Prompt: “It takes guts to tremble.” —Andrea Gibson
Time: 10 minutes

It takes guts to put the pen to the paper. It takes guts to press send. It takes guts to show up. It takes guts to walk out the door in the early morning, on the edge of the day’s unfolding. It takes guts to sit with the hard feelings—to really feel them. Not brush them off, stuff them down, pack them away. It takes guts to set boundaries and ask for what you need. It takes guts to smile at a stranger. It takes guts to try something, to explore, to see where things go. It takes guts to focus. It takes guts to say “I don’t know.” It takes guts to keep trying, to not let obstacles become endpoints. It takes guts to be awesome. And to be yourself. And to grow into new aspects of yourself. It takes guts to keep on keeping on. And to admit you just need a nap. Or a hug. Or a dance party. It takes guts to light up the world with your fire. It takes guts.

Shout-outs to Shira E for this inspiring post and to Gabe Radeka for the vital question and tangled important woods metaphor!

Prompt: “Consider me / As one who loved poetry / And persimmons.” —Shiki
Time: 15 minutes

And summits. And scuffed-up boots close to falling apart. And holding onto a dear hermana’s hand for dear life while I cry. And the question, “What if nothing is wrong with you?”

And clementines, with their tiny sweetness and easy rinds. And that moment my heart swells. And the contours of my inner life. And my future tiny house with its tiny wood stove and tiny reading nook and tiny tub. And blankets.

And my body, surprisingly. And the fire, in people and words and life and my skin. And music made with small blue keyboards and ukuleles and electronic things I don’t know the name of.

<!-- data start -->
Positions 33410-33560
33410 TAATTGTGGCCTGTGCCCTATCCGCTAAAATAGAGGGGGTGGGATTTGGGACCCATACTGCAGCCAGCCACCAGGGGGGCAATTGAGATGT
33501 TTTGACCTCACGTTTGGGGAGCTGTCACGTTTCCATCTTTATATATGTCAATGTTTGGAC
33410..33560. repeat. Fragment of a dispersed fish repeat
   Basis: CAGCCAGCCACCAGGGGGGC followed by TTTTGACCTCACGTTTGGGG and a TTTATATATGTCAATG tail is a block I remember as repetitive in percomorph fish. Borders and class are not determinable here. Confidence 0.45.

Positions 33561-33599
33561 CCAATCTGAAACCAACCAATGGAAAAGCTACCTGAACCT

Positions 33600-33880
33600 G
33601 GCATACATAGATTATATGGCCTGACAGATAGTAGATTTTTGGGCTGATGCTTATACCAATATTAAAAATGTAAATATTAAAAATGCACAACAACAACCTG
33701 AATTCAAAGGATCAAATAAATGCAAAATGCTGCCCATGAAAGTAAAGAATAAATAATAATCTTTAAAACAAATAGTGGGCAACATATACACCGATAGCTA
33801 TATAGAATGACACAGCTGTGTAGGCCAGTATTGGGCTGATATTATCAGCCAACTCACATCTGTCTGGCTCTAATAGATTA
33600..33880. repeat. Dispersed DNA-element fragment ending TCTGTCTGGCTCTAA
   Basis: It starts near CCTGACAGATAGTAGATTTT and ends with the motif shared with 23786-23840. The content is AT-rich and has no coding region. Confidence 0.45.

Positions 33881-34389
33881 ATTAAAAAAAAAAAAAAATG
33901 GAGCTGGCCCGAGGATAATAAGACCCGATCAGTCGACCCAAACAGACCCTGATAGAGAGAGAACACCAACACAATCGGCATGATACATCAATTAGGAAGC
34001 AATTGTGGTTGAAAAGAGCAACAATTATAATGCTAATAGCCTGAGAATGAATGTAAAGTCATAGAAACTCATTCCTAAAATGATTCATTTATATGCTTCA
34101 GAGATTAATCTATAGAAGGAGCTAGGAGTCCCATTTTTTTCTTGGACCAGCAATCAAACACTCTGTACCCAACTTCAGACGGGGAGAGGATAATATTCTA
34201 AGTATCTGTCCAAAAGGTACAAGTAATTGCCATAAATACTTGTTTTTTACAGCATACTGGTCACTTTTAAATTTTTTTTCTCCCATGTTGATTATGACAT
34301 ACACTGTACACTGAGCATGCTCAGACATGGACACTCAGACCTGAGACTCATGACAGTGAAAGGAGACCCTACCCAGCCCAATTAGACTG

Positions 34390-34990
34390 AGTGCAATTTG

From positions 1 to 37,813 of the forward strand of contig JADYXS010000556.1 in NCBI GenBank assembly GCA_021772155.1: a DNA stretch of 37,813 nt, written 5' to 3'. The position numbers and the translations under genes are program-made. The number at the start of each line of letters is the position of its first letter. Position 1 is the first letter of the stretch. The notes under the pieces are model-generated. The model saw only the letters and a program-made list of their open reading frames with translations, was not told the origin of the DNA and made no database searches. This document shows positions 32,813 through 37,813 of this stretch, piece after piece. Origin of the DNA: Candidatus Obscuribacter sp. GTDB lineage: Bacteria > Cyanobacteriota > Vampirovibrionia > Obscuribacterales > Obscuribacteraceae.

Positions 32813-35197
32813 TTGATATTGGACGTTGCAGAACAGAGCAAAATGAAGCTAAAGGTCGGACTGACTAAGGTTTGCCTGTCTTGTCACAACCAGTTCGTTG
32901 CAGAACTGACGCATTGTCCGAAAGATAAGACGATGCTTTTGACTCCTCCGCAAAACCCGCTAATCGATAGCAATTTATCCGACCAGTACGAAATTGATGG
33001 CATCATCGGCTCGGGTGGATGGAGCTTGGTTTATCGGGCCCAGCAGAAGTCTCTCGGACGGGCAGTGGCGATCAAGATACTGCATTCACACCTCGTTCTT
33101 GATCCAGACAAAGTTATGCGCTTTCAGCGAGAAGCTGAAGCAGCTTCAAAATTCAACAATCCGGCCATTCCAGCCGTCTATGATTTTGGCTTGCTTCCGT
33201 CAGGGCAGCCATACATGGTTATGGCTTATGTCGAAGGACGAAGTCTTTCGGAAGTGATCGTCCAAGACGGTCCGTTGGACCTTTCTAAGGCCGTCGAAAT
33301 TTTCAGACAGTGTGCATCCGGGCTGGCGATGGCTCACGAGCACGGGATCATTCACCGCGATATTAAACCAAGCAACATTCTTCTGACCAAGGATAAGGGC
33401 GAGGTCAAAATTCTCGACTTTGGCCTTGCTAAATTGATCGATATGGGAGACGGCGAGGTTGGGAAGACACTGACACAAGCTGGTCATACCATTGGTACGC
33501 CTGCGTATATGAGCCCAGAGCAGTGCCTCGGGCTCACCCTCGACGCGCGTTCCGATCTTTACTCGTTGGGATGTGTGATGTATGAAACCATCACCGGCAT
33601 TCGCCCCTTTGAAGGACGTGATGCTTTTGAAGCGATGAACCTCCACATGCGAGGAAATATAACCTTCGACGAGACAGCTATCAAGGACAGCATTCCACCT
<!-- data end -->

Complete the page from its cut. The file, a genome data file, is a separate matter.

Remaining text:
And when I’m in it, whatever it is. And when you—or you, or you, or you—are there with me.

And a stranger offering me her table at a crowded coffee shop. And sitting there with her in shared concentrated silence for 10 minutes before she departs and I thank her, wishing I had introduced myself.

And when I know exactly what I want. And your smile. And the spring wildflower garden on my walk to the bus. And the bus. And my shoulders. And the wine stain on my Book Mill bag from a music, art, and wine night. And the big, comfy couch.

And peering into the clearing from the woods, from the important tangle, unsure of emerging. And that deep breath.

Happy 2014 to all you folks reading this! One of the things that has me excited about the year ahead is, of course, tiny houses and all related phenomena. So much good stuff going on in the midst of planning for my summer 2015 build — from helping organize the Greater Boston Tiny House Enthusiasts meetups  (you can find us on Facebook, too) to connecting with other tiny housers like the amazing Vera Struck. I’ve hit a $5,000 milestone in my tiny house savings, and my parents just bought a house with some land upon which I can locate my build site!

One of my favorite new things related to tiny houses is, a totally awesome new website started by Lina Menard and Kenny Bavoso. It’s a treasure trove of tiny house community — you can connect with other folks in the tiny house movement, peruse tiny house musings, and feast your eyes on some tiny house inspiration. I may be biased in my excitement, since I’m going to be a monthly blog post contributor, but it’s already shaping up to be an awesome virtual community and resource.

If you’re interested in what I have to say about tiny houses over at, check it out on the 14th day of each month! (And be sure to check it out on all the other days, too, for tidbits from folks much wiser in the ways of tiny houses than me!) My first post was a playful list of how to build a tiny house, and I just finished a post for January entitled “Can’t Have It All.”

What would you be interested in reading about over at (And here, for that matter, where I’d like to post more regularly in the coming year.)

I shall name her Rosie.

I shall name her Rosie.

Packing up for three days of tiny house learning (and sawing!) with Deek of

Prompt: Weather.
Time: 10 minutes.

A snowstorm. In Cotuit. We lost power for days. No electric heat. Only fire, fueled by the dismantled coffee table.

A thunderstorm. In Lenox. We sat in the window seat, watched the lightning, faces rapt, and listened to the rain.

A rain shower. In Clinton. We jumped in the puddles, smiling our we-have-all-the-time-in-the-world smiles.